"Feb. 22, 2011 -- The FDA has issued a safety announcement notifying health care professionals that it has updated the pregnancy section of drug labels for the entire class of antipsychotic medications.
Antipsychotic drugs are used to "...
In pre-marketing clinical studies involving more than 3350 patients and/or healthy subjects, accidental or intentional acute overdosage of SAPHRIS was identified in 3 patients. Among these few reported cases of overdose, the highest estimated ingestion of SAPHRIS was 400 mg. Reported adverse reactions at the highest dosage included agitation and confusion.
Management of Overdosage
There is no specific antidote to SAPHRIS. The possibility of multiple drug involvement should be considered. An electrocardiogram should be obtained and management of overdose should concentrate on supportive therapy, maintaining an adequate airway, oxygenation and ventilation, and management of symptoms.
Hypotension and circulatory collapse should be treated with appropriate measures, such as intravenous fluids and/or sympathomimetic agents (epinephrine and dopamine should not be used, since beta stimulation may worsen hypotension in the setting of SAPHRIS-induced alpha blockade). In case of severe extrapyramidal symptoms, anticholinergic medication should be administered. Close medical supervision and monitoring should continue until the patient recovers.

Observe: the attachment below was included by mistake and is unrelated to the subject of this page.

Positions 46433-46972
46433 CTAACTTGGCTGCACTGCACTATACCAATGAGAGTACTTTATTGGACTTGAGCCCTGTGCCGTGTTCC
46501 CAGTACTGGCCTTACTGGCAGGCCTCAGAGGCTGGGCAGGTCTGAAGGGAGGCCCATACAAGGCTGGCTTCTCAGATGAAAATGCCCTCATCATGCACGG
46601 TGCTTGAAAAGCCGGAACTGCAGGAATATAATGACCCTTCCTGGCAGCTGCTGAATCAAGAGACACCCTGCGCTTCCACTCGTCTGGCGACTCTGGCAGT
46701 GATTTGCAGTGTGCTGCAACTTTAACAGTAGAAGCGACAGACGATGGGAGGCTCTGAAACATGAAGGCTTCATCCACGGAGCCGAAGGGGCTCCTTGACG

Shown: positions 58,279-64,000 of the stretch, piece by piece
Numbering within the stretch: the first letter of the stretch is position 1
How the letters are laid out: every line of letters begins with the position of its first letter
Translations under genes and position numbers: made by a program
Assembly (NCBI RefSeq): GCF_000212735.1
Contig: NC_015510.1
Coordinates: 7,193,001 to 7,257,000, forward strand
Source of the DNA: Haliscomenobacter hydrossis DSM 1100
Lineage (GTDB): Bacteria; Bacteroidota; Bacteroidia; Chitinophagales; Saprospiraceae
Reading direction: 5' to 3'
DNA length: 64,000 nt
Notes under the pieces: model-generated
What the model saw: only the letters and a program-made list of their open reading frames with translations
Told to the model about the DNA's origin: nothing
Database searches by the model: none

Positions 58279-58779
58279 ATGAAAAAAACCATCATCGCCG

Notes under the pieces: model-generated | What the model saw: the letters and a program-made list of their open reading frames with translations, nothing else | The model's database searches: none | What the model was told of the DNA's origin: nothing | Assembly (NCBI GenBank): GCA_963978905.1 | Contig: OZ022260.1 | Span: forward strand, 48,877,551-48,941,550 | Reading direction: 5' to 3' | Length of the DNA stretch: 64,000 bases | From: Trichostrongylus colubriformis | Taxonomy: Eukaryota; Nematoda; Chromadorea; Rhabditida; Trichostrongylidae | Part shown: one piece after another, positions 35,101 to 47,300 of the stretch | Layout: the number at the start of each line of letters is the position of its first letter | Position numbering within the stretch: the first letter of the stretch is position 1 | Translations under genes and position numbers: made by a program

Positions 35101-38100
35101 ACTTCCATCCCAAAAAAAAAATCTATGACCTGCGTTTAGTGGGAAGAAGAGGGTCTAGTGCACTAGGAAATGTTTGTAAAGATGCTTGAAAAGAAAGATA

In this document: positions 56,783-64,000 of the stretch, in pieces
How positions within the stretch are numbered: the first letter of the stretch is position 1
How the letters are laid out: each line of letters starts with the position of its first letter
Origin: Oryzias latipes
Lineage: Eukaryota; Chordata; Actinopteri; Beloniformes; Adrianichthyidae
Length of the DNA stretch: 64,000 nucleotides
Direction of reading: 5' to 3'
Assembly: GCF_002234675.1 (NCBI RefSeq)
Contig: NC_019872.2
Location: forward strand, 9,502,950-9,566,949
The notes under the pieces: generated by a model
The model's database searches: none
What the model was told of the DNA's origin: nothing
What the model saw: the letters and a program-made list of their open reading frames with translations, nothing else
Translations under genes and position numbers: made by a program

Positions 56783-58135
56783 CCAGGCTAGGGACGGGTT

Hypersensitivity reactions, including anaphylaxis and angioedema, have been observed in patients treated with asenapine. Therefore, SAPHRIS is contraindicated in patients with a known hypersensitivity to the product [see WARNINGS AND PRECAUTIONS, ADVERSE REACTIONS and PATIENT INFORMATION].
Last reviewed on RxList: 12/5/2014
This monograph has been modified to include the generic and brand name in many instances.
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